Balanced Body - Balanced Body's vision is to bring together the very best in movement education. A symphony of voices, a community of sharing. A place where passion lives, creativity abounds and lifelong learning is who we are and what we do. A virtual mashup of work and play where the goal is to just make something better. Whether it’s within ourselves, our community or our world.

Polestar Pilates - Impact the world through intelligent movement, which fosters awareness of self and the community.

Your vision acts not only as a guidepost for you, but for your clients and teachers as well. Make sure it’s accurate and current. I have found it helpful to have a single broad vision and also a malleable, working vision. This is where you can encourage your teachers to get involved and create visions of their own.

We’ve collected our studio vision, along with personal vision statements from each of our teachers, in a binder where every two months we can revisit and revise them. When working toward a shared goal, and supporting each other in our individual goals, we navigate bumpy waters with much more agility and greater positive outcome.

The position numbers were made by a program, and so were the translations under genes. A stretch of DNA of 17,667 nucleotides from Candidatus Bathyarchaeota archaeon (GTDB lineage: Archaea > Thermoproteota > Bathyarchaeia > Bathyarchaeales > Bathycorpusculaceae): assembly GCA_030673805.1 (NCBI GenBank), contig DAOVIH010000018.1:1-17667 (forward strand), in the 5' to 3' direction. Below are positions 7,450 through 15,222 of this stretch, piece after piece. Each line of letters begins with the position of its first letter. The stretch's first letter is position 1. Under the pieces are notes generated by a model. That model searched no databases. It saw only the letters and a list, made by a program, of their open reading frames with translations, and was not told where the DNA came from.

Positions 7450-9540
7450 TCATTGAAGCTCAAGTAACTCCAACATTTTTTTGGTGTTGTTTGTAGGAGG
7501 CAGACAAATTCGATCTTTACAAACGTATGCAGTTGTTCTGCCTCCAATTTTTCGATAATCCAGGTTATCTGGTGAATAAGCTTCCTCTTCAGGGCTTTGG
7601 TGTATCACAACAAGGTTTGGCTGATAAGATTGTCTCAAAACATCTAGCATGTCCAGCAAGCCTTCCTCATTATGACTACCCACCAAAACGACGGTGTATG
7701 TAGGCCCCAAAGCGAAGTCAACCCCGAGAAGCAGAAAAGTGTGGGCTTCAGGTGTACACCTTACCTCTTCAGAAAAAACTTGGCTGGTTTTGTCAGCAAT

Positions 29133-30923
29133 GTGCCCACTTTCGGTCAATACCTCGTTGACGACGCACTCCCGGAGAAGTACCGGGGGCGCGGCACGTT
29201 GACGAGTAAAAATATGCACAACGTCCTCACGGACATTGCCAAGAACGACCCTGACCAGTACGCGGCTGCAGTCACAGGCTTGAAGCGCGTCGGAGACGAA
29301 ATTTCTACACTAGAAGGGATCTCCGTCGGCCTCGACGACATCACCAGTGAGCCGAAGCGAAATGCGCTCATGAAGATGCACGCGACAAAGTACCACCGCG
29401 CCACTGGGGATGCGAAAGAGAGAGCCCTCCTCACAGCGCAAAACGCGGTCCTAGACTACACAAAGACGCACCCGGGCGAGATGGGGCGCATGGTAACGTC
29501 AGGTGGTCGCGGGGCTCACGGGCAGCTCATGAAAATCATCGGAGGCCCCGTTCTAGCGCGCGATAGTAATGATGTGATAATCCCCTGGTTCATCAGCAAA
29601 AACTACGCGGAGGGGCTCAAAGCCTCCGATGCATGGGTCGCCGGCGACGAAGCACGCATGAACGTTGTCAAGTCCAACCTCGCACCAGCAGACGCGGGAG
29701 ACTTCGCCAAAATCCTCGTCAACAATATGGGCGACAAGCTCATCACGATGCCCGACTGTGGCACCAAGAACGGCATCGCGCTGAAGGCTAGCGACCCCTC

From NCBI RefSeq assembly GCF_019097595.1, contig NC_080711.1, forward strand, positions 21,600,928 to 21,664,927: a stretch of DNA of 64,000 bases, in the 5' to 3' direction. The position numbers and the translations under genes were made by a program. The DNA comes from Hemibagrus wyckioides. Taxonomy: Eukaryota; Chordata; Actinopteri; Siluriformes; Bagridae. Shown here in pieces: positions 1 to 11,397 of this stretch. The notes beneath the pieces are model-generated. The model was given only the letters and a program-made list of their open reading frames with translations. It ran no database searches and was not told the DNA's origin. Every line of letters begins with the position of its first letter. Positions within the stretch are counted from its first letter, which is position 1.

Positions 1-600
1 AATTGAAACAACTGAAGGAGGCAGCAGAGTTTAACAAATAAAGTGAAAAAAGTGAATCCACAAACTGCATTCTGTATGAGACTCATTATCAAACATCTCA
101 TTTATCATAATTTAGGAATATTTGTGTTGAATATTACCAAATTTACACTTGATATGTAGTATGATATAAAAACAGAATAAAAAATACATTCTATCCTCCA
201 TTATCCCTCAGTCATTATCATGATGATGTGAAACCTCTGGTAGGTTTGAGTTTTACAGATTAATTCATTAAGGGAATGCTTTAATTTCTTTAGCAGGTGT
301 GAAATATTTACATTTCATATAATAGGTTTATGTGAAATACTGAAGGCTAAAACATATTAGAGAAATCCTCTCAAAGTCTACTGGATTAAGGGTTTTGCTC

Ongoing work. Work with meaning.


Don’t be fooled into thinking this is a one-time task. As long as you are in business or for as long as you are engaged in work for that matter, you will have to continue this process of inquiry. If you don’t it will be obvious.

I was surprised at what I saw once I took a deeper look. My core commitments and values were fully intact just obscured by the strain of keeping things spinning. My mistake was I had lost sight of them. Peeling away the layers, I could see where my original vision had a strong presence and where it was extremely murky. With honest investigation, I regained my footing, re-assessed my vision and began again with renewed dedication. This was not the last time.